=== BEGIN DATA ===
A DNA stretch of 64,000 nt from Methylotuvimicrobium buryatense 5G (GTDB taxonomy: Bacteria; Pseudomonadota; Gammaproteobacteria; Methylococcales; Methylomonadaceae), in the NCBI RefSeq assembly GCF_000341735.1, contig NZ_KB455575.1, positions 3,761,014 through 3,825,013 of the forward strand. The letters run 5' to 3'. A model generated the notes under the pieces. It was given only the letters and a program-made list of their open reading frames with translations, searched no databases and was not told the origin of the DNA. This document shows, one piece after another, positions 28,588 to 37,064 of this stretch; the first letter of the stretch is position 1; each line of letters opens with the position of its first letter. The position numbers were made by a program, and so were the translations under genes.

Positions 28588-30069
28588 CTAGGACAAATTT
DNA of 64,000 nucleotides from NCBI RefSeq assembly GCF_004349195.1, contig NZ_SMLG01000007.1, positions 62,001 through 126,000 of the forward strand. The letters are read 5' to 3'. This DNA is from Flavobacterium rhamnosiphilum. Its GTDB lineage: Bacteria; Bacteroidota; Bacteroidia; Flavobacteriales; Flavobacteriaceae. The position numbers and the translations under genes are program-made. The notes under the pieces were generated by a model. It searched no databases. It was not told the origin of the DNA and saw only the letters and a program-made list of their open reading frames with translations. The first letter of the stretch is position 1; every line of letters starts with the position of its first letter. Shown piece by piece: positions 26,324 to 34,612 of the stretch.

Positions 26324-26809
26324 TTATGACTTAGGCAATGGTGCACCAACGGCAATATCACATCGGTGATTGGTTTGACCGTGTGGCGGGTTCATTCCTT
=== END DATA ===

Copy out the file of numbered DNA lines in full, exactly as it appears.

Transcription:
A DNA stretch of 64,000 nt from Methylotuvimicrobium buryatense 5G (GTDB taxonomy: Bacteria; Pseudomonadota; Gammaproteobacteria; Methylococcales; Methylomonadaceae), in the NCBI RefSeq assembly GCF_000341735.1, contig NZ_KB455575.1, positions 3,761,014 through 3,825,013 of the forward strand. The letters run 5' to 3'. A model generated the notes under the pieces. It was given only the letters and a program-made list of their open reading frames with translations, searched no databases and was not told the origin of the DNA. This document shows, one piece after another, positions 28,588 to 37,064 of this stretch; the first letter of the stretch is position 1; each line of letters opens with the position of its first letter. The position numbers were made by a program, and so were the translations under genes.

Positions 28588-30069
28588 CTAGGACAAATTT
DNA of 64,000 nucleotides from NCBI RefSeq assembly GCF_004349195.1, contig NZ_SMLG01000007.1, positions 62,001 through 126,000 of the forward strand. The letters are read 5' to 3'. This DNA is from Flavobacterium rhamnosiphilum. Its GTDB lineage: Bacteria; Bacteroidota; Bacteroidia; Flavobacteriales; Flavobacteriaceae. The position numbers and the translations under genes are program-made. The notes under the pieces were generated by a model. It searched no databases. It was not told the origin of the DNA and saw only the letters and a program-made list of their open reading frames with translations. The first letter of the stretch is position 1; every line of letters starts with the position of its first letter. Shown piece by piece: positions 26,324 to 34,612 of the stretch.

Positions 26324-26809
26324 TTATGACTTAGGCAATGGTGCACCAACGGCAATATCACATCGGTGATTGGTTTGACCGTGTGGCGGGTTCATTCCTT